From the northeast of the country, reports of ISKP sightings have occasionally been made from various provinces, most notably Kunduz and Badakhshan. However, there are no signs yet of any open ISKP activities in the north. Should ISKP have managed to establish a significant toehold in the north, this would not have gone unseen, especially after the Taleban adopted their approach of zero-tolerance towards the group.
What can, however, lead to mistaken sightings of IS in the north is the relatively abundant presence of foreign fighters and an array of smaller splinter groups, with local members and sympathisers, from or outside the Islamic Movement of Uzbekistan (IMU), like Jundullah, all of which fly black flags. They range from close allies of the Taleban (politically and ideologically) to those who have changed their minds and joined IS, but have yet not openly rebranded. This latter category seems to be waiting for an opportunity to slip away from Taleban control, in order to openly emerge as an ISKP northern branch. The only verifiable example of open ISKP presence has been two short-lived attempts by a single group in Eshkashem district of Takhar and Borka district of Baghlan last year (for more background see this recent AAN dispatch).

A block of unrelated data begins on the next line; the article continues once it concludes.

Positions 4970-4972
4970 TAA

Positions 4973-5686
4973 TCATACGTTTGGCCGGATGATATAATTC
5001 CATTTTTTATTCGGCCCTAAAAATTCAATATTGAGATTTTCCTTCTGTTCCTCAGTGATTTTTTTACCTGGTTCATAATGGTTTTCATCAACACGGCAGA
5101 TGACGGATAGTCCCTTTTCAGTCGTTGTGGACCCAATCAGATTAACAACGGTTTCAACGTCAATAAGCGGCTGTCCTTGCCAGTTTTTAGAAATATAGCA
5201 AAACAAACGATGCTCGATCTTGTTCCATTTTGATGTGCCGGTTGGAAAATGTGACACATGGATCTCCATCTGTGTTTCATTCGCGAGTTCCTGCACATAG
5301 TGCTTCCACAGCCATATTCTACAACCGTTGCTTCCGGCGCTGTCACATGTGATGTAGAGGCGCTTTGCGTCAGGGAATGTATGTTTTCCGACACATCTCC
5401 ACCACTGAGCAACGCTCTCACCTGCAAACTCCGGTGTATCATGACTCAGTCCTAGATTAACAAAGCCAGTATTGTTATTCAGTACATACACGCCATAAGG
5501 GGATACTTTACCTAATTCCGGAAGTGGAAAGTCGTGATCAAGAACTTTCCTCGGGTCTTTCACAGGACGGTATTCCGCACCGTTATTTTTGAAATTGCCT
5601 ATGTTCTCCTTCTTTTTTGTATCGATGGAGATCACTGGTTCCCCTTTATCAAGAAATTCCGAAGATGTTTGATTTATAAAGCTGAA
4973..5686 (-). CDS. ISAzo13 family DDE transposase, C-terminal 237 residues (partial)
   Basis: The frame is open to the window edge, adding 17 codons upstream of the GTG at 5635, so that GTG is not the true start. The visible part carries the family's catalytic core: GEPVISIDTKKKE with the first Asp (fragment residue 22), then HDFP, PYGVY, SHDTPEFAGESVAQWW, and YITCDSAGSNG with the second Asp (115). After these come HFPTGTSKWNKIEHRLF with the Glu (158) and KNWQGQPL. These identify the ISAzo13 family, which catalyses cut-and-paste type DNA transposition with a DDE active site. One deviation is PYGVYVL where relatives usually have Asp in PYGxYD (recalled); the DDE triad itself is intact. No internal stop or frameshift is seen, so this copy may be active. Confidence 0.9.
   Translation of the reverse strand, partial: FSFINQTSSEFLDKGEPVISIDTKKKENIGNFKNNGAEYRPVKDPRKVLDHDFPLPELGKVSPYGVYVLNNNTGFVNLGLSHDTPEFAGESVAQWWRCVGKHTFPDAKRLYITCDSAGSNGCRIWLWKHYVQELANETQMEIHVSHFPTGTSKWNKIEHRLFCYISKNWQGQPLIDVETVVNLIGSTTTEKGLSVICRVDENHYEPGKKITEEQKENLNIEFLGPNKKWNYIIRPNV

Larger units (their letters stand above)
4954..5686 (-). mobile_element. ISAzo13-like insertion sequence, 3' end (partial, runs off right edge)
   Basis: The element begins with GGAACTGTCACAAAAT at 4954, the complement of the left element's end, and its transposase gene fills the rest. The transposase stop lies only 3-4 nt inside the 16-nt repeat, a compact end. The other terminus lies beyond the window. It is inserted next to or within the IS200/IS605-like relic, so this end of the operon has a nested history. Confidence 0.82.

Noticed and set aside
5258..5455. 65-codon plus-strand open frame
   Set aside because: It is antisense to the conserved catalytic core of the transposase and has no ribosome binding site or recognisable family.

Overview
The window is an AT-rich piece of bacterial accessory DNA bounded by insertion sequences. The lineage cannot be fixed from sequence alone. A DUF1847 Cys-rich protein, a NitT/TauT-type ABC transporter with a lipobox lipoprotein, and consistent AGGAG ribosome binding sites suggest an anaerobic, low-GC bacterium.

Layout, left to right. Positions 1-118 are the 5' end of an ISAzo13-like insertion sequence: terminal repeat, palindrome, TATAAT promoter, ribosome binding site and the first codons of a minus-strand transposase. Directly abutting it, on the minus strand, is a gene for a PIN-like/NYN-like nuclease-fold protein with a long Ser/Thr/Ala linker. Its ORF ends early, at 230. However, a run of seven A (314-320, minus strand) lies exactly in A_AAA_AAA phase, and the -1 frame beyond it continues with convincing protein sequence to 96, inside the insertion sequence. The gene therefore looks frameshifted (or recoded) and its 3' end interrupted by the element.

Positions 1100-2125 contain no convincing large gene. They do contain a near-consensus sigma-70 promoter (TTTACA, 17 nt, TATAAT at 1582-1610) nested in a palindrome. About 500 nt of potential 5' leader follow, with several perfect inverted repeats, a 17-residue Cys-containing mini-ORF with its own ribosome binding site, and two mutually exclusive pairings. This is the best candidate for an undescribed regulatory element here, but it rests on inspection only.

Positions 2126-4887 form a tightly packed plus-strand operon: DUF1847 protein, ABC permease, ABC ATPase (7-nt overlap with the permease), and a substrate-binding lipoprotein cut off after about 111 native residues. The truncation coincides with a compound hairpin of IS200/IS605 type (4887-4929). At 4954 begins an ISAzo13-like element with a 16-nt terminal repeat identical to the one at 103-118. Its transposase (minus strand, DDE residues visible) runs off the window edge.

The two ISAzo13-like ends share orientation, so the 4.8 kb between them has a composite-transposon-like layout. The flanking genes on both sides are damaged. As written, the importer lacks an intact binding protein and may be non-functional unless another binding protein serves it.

Another case of misreading is the mistaking of a non-jihadist Islamist group, Hizb ut-Tahrir (HT), for ISKP. HT flies a black flag closely resembling that of the IS and calls for a global caliphate, but it was present mostly in urban centres in Afghanistan long before the appearance of ISKP. Officials and local (as well as international) media misreported HT appearances in Taloqan and Jalalabad last year as examples of IS infiltration of urban centres.
In terms of taking over territory, ISKP’s attempts to expand beyond Nangarhar have failed miserably. However, it does seem to enjoy an appeal much beyond Nangarhar and as far as Kabul in part due to the defection of militants who were previously Taleban, as well as to the presence of a more radical Salafi-jihadist cell in the largest urban centre in Afghanistan. There, it seems to be capable of planning and executing occasional operations against not so-fortified targets, with the help of local recruits, that can cause mass casualties, such as the 23 July 2016 attack. The prospect of ISKP establishing a territorial foothold in Kabul is, however, a distant one.

Edited by Ann Wilkens